I had informed both detectives that I was the owner at Treasury as well and let them know that we did NOT have the secondhand license at either location. Did that prevent them from going to my other store less than an hour later and interrogating my employee? No, it didn't. I was afraid of this and had told her they were coming and to show them the licenses we did have, let them take their pictures of the licenses, let them know I had already spoken with them, and to call me with any issues. I thought that this would prevent an altercation. They screamed so hard at her that the employee was shaken when I spoke to her about it. What is the point of this during a business day? It's disruptive and unprofessional and inhuman. And it comes across as merely a scare tactic when I had ALREADY spoken to them regarding both businesses.

"That's something we're going to look into," says Kevin Carter, the supervisor of DCRA's Regulatory Investigations Division, when asked about his employee's alleged behavior. "Compliance inspections are generally noncontroversial. We don’t go in and shut them down."

In an email, Gwendolyn Crump, the director of MPD's communications office, writes: "MPD assisted DCRA. Please direct your inquiry to them." But Carter says DCRA was first notified of the compliance issues by MPD's pawn unit.

Carter says the inspections concluded that all of these businesses should be operating under a secondhand business license and not the less restrictive general business license. If he's right, that means each of the inspected businesses has to fit into one of these three categories of secondhand businesses, according to D.C. municipal regulations:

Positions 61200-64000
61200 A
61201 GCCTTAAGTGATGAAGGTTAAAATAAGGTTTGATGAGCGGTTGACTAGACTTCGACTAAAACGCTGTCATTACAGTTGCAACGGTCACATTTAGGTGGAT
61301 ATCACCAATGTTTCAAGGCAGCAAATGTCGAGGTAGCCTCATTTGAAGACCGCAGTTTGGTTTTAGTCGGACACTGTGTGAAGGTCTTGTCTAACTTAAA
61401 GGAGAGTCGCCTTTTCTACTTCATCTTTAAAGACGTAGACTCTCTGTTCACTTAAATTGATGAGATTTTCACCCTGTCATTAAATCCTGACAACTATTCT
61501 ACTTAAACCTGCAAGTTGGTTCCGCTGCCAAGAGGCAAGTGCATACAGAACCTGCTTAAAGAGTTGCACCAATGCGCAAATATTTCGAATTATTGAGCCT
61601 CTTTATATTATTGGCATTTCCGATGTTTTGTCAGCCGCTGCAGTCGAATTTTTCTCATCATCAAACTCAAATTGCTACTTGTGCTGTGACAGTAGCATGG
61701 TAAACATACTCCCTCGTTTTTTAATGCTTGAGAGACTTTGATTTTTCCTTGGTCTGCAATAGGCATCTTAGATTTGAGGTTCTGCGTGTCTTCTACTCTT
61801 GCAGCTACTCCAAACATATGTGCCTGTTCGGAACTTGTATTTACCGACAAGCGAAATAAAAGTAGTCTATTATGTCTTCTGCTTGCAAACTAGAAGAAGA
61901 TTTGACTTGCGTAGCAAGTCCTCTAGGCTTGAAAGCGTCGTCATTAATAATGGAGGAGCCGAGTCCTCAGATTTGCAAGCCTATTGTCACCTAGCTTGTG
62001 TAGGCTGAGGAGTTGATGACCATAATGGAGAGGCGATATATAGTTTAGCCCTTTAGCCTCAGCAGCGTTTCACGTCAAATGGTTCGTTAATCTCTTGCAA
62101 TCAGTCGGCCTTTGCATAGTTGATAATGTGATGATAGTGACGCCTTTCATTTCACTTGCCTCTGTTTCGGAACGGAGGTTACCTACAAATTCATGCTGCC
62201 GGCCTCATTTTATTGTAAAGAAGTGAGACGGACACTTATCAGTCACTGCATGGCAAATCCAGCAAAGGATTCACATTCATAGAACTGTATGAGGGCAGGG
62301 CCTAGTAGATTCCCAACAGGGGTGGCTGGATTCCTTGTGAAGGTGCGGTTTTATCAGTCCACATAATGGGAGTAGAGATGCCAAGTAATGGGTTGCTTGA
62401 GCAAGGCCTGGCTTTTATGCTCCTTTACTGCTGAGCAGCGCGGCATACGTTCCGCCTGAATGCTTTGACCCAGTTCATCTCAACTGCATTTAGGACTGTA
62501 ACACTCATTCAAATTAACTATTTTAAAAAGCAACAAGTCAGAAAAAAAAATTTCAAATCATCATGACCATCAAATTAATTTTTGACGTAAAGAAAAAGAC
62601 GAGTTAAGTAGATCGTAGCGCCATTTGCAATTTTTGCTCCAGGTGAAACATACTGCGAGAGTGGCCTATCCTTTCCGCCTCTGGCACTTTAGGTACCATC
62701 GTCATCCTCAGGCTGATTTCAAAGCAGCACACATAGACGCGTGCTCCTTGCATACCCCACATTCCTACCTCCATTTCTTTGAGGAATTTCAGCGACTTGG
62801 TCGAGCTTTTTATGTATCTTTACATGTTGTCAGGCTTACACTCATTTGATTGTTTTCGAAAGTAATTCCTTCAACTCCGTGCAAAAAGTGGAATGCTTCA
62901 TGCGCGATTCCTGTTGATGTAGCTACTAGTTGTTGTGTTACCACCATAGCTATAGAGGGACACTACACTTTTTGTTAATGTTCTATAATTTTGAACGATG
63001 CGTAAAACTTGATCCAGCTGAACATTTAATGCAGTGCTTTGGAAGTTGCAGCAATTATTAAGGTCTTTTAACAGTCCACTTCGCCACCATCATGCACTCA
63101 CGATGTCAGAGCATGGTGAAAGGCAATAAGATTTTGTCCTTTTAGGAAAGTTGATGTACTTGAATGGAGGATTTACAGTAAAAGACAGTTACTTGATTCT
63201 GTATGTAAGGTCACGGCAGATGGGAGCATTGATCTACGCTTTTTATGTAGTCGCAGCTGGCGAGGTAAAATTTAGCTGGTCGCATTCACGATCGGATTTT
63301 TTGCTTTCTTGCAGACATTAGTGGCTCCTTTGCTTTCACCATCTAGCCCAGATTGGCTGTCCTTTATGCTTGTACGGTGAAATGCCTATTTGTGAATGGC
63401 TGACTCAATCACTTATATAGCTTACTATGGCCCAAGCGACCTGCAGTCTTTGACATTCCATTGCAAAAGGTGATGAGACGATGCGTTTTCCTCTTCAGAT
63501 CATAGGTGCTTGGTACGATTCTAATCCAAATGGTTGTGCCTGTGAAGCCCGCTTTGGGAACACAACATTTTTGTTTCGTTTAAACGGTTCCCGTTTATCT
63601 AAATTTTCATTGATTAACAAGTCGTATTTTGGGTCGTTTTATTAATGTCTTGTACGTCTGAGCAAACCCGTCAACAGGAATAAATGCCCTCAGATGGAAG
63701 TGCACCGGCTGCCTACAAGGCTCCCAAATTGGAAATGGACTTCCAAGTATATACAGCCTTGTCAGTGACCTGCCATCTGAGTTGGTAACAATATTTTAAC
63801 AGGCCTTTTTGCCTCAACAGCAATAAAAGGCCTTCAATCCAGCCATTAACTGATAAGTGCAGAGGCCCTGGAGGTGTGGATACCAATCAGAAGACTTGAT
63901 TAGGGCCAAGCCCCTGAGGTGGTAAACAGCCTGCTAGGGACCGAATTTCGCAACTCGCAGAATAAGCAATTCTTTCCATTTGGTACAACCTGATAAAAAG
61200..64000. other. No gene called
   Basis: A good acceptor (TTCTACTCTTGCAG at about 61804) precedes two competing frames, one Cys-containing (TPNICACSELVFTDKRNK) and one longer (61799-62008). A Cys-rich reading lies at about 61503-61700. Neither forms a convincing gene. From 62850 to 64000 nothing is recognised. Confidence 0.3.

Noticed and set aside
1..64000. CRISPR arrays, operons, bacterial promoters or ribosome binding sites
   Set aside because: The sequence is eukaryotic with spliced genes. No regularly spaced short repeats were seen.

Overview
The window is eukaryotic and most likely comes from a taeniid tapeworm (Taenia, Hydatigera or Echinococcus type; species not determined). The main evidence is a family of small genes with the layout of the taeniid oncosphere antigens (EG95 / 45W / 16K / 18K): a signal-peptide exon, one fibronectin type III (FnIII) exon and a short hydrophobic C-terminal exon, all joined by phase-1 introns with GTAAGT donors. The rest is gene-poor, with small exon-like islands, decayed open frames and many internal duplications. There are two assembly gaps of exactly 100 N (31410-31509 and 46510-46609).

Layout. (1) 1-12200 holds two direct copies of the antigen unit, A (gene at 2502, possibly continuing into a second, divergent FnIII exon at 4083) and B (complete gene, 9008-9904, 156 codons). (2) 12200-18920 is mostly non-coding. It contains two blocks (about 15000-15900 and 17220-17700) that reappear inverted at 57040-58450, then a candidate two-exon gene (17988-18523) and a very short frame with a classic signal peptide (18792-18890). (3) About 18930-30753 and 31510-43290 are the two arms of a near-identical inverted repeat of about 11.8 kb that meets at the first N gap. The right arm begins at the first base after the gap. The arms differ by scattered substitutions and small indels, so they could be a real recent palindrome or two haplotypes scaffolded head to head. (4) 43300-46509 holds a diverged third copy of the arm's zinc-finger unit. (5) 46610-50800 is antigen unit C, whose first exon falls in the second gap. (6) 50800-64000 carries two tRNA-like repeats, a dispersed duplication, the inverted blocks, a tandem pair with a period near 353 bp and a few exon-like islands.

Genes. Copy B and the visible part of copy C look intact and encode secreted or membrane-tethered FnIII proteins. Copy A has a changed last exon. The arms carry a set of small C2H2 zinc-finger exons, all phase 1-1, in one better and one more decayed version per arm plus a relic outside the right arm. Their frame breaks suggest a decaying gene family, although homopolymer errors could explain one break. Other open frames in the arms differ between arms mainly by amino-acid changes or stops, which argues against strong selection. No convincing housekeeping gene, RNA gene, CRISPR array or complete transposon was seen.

A Class A secondhand dealer shall be a person, firm or corporation, other than a Class B or a Class C secondhand dealer, engaged in the business of buying, selling, trading, exchanging or dealing in secondhand personal property of any description (other than motor vehicles), including the return or unused portion of any railroad ticket, order or token.

A Class B secondhand dealer shall be a person, firm or corporation primarily engaged in the sale of new merchandise, and incidentally engaged in selling, trading, exchanging or dealing in secondhand personal property of any description (other than motor vehicles) as the result of having received that secondhand personal property in trade, or by repossession or as part payment for new merchandise.

No Class B secondhand dealer shall engage in the business of dealing in used personal property except as an incident to the sale of other merchandise.

A Class C secondhand dealer shall be a charitable organization, as defined in § 501(c)(3) of the Internal Revenue Code of 1954, which purchases or receives secondhand personal property (other than motor vehicles) for the purpose of resale; or a person, firm, or corporation which purchases or receives secondhand personal property of any description (other than motor vehicles) on consignment for the purpose of resale.